Inventory & Taxes: Definition & Examples

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  • 0:00 Cell Phones and Inventory
  • 0:23 Inventory and Taxes
  • 1:27 FIFO & LIFO Methods of…
  • 3:00 Uniform Capitalization Rules
  • 3:23 The IRS & Inventory Taxation
  • 4:51 Lesson Summary
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Lesson Transcript
Instructor: Lee Davis

Lee has a BA in Political Science; and my MA is in Political Science with a concentration in International Relations.

This lesson will cover how inventory is to be accounted for come tax time. We will look at the most common methods for accounting for inventory and see how the IRS would like the accounting of inventory done. We will also take a look at what you do with end-of-life inventory.

Cell Phones and Inventory

For this lesson, we will use the example of a cell phone store where inventory is constantly changing. New inventory is regularly coming out for new phones and their accessories, and past inventory becomes old and outdated quickly. But how do you account for the inventory that is sold and inventory that cannot be sold?

Inventory and Taxes

Inventory should be valued at the purchase cost. In general, items that cannot be sold or have become worthless can be taken out of the inventory come tax time. By doing this, the loss is reflected as a higher cost of goods sold on the tax return. Essentially, you have the cost of the item, but not the revenue for the sale. This will mean that there are more deductions against your total income from sales, in turn lowering your profit that is subject to taxation.

There are three ways in which you can value your inventory that the IRS will accept. The first is cost. Simply state the value of the item at your purchase price plus any applicable fees. This is the most common of the three valuation methods, and therefore is used most often. Next is lower of cost or market. With this method you would compare the cost of each item with the market value on a valuation date of each year. You would then report whichever number is the lower of the two. Finally, there's retail. This method is less common. Here, you would take the retail value of the item and subtract the mark-up percentage of that item to determine the cost.

The FIFO and LIFO Methods of Inventory

But what happens when you cannot specifically identify the cost of items in your inventory or the items are mixed in with other goods? Here, two methods can be used: the First In First Out Method (FIFO) and the Last In First Out Method (LIFO). The FIFO method means that the oldest inventory is recorded as being the first sold. LIFO is another method, but is more of a valuation method. It assumes that inventory that was last to be acquired is the first to be sold.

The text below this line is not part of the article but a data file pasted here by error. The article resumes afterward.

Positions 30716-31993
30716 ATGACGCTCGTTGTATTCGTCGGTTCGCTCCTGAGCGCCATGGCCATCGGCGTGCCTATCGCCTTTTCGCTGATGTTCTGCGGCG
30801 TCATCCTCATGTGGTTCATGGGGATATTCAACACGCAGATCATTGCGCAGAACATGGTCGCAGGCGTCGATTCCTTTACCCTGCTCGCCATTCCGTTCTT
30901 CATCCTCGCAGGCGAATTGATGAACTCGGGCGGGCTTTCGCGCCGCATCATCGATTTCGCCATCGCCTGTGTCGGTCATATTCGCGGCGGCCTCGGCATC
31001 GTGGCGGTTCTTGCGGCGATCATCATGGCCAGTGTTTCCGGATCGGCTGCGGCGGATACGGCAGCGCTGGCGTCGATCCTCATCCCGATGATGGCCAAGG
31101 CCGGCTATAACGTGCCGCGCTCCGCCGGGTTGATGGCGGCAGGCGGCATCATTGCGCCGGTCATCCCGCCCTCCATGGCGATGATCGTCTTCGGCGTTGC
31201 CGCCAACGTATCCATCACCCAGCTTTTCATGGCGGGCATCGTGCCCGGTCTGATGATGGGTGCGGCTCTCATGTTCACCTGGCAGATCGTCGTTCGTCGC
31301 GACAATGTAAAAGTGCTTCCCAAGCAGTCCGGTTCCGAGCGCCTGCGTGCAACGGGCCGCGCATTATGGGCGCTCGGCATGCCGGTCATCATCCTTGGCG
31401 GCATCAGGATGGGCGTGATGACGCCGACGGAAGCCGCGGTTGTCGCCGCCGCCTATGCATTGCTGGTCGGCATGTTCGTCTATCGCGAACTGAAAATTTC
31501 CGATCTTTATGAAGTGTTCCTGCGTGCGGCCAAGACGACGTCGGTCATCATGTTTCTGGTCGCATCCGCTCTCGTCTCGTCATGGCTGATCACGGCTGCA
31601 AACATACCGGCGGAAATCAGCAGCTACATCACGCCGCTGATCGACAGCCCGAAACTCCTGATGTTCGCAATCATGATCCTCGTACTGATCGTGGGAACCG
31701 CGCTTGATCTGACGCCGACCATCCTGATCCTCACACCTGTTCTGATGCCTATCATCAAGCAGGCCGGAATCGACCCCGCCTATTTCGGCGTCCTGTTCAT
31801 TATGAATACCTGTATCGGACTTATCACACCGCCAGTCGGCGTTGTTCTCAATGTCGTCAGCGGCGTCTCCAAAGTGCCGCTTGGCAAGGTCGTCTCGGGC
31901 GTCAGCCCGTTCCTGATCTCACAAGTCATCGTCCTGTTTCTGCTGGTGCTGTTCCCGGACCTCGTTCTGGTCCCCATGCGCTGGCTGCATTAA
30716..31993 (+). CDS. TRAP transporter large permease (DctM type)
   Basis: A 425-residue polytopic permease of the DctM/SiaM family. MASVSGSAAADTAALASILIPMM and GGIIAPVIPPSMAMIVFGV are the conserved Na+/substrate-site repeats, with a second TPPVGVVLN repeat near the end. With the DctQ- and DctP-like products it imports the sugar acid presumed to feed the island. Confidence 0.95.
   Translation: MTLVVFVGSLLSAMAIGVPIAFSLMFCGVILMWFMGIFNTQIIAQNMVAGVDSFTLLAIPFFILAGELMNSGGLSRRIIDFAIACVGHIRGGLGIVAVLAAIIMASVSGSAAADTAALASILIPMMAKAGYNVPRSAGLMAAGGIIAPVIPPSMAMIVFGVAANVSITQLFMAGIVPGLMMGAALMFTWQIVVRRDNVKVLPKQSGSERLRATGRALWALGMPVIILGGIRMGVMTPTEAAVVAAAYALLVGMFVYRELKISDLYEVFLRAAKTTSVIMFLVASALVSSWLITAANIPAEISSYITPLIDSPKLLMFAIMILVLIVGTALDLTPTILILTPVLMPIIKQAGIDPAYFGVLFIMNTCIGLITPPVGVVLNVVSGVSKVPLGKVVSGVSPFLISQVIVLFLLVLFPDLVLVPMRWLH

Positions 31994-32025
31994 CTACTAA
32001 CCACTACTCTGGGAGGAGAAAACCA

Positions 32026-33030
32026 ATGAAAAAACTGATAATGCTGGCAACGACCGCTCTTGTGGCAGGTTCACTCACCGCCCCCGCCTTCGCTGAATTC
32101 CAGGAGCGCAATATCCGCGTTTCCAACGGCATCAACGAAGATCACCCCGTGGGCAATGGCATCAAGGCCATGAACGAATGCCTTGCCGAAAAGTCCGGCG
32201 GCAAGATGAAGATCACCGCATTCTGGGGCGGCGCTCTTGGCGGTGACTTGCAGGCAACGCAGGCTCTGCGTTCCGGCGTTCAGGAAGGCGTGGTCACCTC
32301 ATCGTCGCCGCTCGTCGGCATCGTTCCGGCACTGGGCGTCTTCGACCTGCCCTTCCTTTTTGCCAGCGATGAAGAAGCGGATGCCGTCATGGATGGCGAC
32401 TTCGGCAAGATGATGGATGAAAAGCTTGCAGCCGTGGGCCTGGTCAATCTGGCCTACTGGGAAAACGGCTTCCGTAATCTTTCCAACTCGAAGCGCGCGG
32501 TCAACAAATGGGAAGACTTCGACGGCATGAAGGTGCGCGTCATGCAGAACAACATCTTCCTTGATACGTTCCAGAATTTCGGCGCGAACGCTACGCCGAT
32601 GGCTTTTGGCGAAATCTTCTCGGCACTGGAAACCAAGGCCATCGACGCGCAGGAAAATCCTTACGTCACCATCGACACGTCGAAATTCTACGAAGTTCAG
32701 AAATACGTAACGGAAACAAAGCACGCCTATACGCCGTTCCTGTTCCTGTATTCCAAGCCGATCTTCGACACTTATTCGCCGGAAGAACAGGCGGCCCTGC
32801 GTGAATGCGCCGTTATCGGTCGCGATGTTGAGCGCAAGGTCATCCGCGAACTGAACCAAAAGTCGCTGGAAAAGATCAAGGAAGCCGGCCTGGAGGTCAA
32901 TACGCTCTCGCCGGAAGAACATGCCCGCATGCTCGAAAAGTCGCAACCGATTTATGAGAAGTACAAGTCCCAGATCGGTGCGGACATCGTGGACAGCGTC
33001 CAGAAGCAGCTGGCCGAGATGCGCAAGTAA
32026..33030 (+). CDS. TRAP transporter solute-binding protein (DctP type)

Choosing which method to use is determined by what type of goods you sell. If you have products whose cost increases over time, then using the LIFO method will result in a lower taxable income for your business. The LIFO method assumes that a business will sell more of the newest product than the oldest product. This is true of a cell phone store, where a customer will always want the newest phones or accessories that are available. However, if you need to maintain strong financials, then the FIFO system may be best. This method is commonly used by retailers. For example, a grocery store will try to sell the food that is the oldest first, before they have to throw it out.

There is no advantage to having a large inventory that is not necessary for business. Thus, there is no tax advantage to keeping a large amount of inventory in order to get a tax deduction. The purchase of inventory is not tax deductible until the items are sold or are considered worthless and removed from inventory. For a cell phone store, this would be the worst possible scenario as you are stuck with too much inventory that will most likely never be sold.

Uniform Capitalization Rules

The Uniform Capitalization Rules (UNICAP) state that you must capitalize the direct cost and the indirect cost for production or resale. This method states that you include these costs as property you produce or acquire for resale. You do not claim them as a current deduction. The manner in which you recover the cost is through depreciation, when the property is sold, or when it's disposed of due to end of life.

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